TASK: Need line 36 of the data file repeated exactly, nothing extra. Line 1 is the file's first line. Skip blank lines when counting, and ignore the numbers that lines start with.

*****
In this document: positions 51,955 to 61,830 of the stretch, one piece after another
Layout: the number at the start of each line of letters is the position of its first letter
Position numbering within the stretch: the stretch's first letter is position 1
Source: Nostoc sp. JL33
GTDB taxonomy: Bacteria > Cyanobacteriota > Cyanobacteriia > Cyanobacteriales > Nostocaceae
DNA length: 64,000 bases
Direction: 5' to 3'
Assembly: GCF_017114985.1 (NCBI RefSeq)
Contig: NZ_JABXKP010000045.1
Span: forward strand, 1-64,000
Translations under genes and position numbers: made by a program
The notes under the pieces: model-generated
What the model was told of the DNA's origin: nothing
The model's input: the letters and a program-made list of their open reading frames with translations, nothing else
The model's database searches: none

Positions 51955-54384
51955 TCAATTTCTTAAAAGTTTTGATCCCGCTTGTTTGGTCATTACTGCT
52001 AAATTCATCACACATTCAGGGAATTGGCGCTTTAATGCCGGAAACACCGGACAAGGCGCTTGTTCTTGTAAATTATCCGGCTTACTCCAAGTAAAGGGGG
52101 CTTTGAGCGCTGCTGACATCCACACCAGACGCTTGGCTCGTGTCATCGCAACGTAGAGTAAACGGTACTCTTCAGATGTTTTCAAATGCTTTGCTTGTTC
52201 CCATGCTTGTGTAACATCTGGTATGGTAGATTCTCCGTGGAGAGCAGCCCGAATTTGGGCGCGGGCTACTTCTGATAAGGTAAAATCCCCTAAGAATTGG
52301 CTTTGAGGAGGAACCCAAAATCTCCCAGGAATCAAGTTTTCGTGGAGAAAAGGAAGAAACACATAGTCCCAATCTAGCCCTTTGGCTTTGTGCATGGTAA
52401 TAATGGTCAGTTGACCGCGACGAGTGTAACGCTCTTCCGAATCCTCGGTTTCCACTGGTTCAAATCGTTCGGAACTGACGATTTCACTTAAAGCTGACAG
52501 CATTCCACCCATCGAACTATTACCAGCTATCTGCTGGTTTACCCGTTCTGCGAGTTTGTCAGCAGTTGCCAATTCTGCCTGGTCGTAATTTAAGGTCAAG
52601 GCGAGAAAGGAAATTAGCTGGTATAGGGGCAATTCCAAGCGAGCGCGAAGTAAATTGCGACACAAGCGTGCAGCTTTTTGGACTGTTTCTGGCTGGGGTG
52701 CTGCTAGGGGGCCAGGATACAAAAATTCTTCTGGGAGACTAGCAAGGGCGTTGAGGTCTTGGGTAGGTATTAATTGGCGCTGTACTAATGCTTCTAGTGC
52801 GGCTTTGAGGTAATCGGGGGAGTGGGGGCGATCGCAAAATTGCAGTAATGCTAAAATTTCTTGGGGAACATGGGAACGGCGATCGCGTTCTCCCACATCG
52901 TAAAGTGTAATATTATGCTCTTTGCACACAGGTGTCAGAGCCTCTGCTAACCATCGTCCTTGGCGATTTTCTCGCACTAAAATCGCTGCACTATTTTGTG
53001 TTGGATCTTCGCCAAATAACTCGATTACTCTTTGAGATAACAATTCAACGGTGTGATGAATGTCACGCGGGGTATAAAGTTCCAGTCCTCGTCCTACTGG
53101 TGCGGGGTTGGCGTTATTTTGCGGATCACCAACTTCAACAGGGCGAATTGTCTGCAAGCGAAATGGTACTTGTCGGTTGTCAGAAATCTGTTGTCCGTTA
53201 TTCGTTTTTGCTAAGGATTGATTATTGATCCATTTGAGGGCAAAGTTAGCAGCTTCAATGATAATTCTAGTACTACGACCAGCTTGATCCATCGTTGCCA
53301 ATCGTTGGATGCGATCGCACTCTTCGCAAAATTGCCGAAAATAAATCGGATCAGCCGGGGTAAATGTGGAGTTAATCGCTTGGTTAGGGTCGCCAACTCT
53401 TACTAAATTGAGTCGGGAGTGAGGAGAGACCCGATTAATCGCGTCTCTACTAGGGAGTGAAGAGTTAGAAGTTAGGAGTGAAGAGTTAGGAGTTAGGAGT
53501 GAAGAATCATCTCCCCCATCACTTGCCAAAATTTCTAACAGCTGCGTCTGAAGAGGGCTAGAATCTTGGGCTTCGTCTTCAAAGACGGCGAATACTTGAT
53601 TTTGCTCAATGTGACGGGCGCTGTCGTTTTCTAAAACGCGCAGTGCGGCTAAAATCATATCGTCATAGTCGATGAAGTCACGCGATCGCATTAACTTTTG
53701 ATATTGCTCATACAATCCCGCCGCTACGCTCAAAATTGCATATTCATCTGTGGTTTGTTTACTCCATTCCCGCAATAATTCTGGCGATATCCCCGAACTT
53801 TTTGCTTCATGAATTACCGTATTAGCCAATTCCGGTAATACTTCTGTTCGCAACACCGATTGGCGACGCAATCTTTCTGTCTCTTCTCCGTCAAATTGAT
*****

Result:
53801 TTTGCTTCATGAATTACCGTATTAGCCAATTCCGGTAATACTTCTGTTCGCAACACCGATTGGCGACGCAATCTTTCTGTCTCTTCTCCGTCAAATTGAT